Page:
In article <firstname.lastname@example.org>, WM <email@example.com> wrote:
> On 20 Jun., 15:17, William Hughes <wpihug...@hotmail.com> wrote: > > > > The paths of the tree are the same as the subsets of P. > > > > Nope. You have agreed that if infinite paths > > actually exist then t is not contained in any element > > of P. So you cannot argue "The paths of the tree > > are the same as the subsets of P" without assuming ~A. > > That is not a matter of A or not A. It is the same as > > x = x > > That is independent of A.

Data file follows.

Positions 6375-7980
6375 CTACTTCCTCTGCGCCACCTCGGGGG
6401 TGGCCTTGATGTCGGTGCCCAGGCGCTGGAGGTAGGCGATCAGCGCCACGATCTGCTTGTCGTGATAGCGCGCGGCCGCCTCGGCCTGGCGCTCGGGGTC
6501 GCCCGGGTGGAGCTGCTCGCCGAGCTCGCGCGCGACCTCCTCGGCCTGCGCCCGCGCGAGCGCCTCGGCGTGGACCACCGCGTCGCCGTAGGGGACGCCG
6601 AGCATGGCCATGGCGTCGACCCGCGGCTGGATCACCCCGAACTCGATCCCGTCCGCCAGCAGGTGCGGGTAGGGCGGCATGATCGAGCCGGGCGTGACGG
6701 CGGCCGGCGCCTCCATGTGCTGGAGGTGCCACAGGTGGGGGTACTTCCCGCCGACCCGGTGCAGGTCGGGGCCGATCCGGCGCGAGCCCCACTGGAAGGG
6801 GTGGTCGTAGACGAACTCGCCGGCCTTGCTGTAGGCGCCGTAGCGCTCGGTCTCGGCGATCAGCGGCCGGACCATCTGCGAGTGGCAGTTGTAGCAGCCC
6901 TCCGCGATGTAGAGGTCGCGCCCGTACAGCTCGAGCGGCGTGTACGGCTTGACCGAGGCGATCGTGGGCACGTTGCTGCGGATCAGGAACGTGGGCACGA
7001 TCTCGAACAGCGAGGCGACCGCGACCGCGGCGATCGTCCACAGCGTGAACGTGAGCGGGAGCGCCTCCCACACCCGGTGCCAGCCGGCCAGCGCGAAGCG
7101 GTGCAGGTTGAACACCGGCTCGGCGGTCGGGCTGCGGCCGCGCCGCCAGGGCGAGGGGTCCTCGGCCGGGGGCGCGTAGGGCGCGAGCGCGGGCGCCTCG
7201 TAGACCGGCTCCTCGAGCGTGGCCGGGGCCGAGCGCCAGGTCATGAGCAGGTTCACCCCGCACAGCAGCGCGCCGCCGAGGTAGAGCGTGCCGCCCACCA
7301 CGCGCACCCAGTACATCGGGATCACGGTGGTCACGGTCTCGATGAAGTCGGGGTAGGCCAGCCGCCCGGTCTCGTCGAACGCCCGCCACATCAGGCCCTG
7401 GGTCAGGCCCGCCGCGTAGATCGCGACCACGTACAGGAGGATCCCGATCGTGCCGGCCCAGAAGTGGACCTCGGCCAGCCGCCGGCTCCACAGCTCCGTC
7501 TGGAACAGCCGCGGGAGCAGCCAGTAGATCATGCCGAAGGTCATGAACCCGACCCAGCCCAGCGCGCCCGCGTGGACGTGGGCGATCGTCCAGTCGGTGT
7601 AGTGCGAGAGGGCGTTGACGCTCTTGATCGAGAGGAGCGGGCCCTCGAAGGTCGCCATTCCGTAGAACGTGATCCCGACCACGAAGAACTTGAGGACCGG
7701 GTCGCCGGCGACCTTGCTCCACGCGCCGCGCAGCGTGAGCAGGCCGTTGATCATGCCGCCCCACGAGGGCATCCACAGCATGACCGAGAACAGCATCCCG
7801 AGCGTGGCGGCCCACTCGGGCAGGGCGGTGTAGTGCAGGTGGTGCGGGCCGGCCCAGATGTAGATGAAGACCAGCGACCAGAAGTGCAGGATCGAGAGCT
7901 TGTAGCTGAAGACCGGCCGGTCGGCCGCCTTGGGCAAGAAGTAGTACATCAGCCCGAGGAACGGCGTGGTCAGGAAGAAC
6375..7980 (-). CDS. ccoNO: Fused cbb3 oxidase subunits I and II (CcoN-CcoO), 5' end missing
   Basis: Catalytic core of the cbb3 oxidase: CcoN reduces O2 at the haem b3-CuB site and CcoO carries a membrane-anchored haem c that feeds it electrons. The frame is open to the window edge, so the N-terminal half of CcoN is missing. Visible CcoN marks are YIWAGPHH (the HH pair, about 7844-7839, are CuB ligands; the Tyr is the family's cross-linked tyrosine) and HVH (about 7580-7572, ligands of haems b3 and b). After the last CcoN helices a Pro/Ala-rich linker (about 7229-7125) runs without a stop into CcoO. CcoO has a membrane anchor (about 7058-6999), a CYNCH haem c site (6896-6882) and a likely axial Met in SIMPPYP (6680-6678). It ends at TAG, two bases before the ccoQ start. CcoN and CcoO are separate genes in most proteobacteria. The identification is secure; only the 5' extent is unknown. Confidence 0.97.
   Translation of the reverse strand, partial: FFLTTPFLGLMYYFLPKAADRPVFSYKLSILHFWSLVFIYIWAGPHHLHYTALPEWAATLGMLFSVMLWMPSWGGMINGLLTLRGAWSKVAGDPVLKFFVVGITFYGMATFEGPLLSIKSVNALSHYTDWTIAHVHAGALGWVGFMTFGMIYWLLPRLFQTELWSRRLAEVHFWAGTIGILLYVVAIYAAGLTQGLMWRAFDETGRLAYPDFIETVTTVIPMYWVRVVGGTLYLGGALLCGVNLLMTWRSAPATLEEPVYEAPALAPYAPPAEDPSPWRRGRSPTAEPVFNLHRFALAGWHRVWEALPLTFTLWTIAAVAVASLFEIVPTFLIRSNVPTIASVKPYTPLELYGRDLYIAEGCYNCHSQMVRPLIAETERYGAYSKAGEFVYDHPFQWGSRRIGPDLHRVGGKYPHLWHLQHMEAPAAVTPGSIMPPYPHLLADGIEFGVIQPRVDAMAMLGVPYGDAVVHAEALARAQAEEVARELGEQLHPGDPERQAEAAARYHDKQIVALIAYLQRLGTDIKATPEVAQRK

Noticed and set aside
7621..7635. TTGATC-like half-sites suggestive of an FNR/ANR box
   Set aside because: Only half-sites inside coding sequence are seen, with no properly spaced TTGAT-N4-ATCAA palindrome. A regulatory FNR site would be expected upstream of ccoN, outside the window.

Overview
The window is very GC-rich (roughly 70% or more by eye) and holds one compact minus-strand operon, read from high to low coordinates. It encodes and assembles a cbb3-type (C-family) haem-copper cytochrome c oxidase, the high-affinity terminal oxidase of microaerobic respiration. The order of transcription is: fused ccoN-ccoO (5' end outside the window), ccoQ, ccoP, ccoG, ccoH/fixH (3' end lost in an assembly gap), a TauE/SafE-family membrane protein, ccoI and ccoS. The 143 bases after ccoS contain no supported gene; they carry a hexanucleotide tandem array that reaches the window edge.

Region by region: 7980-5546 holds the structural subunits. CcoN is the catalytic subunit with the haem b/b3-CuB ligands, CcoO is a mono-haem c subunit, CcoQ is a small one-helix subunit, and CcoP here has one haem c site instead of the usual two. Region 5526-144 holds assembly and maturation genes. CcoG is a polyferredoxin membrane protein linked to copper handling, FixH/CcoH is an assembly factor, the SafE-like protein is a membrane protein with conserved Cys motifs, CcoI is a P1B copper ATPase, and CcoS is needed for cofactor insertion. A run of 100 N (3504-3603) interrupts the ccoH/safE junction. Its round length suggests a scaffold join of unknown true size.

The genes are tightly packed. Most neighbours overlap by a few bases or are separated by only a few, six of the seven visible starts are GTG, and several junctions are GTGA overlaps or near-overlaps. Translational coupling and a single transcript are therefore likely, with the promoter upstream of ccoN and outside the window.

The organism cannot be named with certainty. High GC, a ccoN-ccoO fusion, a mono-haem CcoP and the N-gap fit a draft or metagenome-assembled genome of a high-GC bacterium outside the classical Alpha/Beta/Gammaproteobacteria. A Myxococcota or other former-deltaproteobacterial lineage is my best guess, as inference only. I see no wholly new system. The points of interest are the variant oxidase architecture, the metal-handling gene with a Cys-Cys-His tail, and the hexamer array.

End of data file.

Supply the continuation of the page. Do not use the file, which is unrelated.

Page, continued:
What it depends on is, in WM's view, the absence of any actually infinite sets, which implies the absence of the very maximal infinite binary tree that WM is pontificating about.
In order to have such a tree at all, one must first have at least one actually infinite, and preferably well-ordered, set.
Any actually infinite well -ordered set contains as a subset (possibly improper) a set that is order isomorphic to the infinite ordered set of all naturals, from which such a tree is easily built.
And in such a tree, WM's claim are wrong. Specifically, the set of all paths each having only finitely many right branchings, while containing each node in at least one paths, does not contain any of those uncountably many paths which each contains infinitely many right branchings.